The Largest Animal That’s Ever Lived

When comes to largest, heaviest, and biggest—and loudest—the blue whale has no equal in the animal kingdom.

In terms of sheer size, nothing on Earth, now or even in the prehistoric past, can match the blue whale. A few dinosaurs may have come close, but so far as we know, the blue whale is the largest creature that’s ever lived.

(If you think about the physics of anatomy, the maximum size sea of a sea creature, whose body is supported by water, is almost always going to be larger than the largest possible land animal.)

Because the blue whale is so large and  difficult to weigh and measure, and because the largest whales were killed during the early years of whaling, there’s not always agreement about the ultimate dimensions of the blue whale . What’s clear, is that the animal is huge!

Here is what natural David Attenborough has to say about the blue whale in the amazing BBC video series The Blue Planet:

The Blue Whale’s Incredible Dimensions

Blue whales typically reach lengths of 80 to 85 ft. The record length is held by a female blue whale that was 110 ft long! That’s 18 scuba divers in a row, including their flippers!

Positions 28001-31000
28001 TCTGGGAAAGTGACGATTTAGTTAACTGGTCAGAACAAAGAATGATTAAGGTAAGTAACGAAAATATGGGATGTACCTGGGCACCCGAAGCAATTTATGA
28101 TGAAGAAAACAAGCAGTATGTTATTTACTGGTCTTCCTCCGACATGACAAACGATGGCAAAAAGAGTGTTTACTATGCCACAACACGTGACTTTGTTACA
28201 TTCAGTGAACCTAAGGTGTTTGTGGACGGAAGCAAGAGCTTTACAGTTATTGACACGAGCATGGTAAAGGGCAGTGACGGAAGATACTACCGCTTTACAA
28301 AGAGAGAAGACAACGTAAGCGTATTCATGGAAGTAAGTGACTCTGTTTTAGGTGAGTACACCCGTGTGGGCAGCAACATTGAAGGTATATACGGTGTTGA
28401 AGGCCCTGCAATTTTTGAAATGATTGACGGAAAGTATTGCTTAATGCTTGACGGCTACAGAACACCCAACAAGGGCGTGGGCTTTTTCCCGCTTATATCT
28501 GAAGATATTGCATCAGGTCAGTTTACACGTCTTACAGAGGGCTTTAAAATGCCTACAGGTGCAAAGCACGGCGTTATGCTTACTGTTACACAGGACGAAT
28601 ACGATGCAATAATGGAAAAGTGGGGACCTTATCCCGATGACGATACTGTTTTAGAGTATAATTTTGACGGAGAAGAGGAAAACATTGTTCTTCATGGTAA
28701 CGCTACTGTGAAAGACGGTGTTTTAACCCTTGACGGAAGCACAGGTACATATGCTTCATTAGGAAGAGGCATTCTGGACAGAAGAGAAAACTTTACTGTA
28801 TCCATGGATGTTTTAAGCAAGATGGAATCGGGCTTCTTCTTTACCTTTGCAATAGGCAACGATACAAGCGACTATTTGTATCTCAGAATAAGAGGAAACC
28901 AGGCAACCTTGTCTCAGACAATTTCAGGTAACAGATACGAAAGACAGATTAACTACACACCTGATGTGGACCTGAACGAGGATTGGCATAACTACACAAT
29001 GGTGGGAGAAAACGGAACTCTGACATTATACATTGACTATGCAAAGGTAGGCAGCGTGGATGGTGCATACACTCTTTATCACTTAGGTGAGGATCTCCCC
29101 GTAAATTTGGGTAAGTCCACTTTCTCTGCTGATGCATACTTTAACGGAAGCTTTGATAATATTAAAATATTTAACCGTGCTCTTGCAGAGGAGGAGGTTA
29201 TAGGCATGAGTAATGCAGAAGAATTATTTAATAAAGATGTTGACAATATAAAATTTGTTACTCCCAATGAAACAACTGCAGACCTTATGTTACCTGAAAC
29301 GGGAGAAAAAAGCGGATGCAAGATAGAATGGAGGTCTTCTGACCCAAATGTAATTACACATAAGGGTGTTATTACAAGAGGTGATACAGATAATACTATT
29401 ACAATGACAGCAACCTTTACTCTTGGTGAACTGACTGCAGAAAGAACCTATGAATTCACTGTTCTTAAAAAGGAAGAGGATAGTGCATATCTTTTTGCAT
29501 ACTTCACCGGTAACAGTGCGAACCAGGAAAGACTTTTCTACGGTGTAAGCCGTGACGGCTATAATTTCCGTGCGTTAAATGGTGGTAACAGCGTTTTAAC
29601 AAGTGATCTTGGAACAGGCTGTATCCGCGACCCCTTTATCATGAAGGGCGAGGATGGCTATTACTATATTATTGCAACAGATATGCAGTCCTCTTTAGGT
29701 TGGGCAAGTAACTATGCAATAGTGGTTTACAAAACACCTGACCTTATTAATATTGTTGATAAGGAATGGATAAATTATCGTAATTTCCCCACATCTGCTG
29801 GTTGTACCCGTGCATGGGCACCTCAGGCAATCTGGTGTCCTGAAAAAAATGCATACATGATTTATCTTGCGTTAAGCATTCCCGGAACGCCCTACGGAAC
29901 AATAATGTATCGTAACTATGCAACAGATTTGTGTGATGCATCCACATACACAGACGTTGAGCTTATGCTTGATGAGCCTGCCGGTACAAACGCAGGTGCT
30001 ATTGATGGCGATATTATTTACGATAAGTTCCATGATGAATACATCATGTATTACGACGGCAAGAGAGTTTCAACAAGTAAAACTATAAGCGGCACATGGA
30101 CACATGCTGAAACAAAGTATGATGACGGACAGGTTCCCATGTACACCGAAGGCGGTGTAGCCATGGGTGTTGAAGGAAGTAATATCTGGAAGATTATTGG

Blue whale typically weigh 120-128 tons. This means the average blue whale weighs as much as 26 five-ton African bull elephants!  Imagine, one animal weighing more than a herd of elephants!  The largest blue on record is a stunning 200 tons.

The Blue Whale’s Amazing Anatomy

One of the most remarkable organs of the blue whale is its heart. Imagine a heart about the size of a Mini Cooper car and weighing 1,300 pounds! You could actually crawl through the aorta, as this fiberglass model shows:

This enormous muscle pumps 14,000 pounds of blood through the whale’s body, and yet this great heart beats only about 10 times a minute. Imagine the volume of each pump of blood!

The blue whale’s tongue is also enormous—fifty people could stand on it, and it weighs about 3 to 4 tons. The blue whales mouth can expand hold a 100 tons of water, and 100 people could be stuffed inside it.

Blue whales eat a LOT!

The blue whale lives mainly on little one-half inch-long sea crustaceans called krill. Because krill are so small, the blue whale has to eat a lot of them. I mean a lot! In one day, an adult blue whale can eat up to 40 million krill, which can add up to nearly 8,000 pounds of krill a day.

A baby blue whale, or cow, drinks approximately 130-150 gallons of milk each day. On the mother’s incredibly rich milk, the cow, which is the weight of a large hippo at birth, can gain nearly 10 pounds a hour and over 200 pounds every day!

And blue whales are LOUD!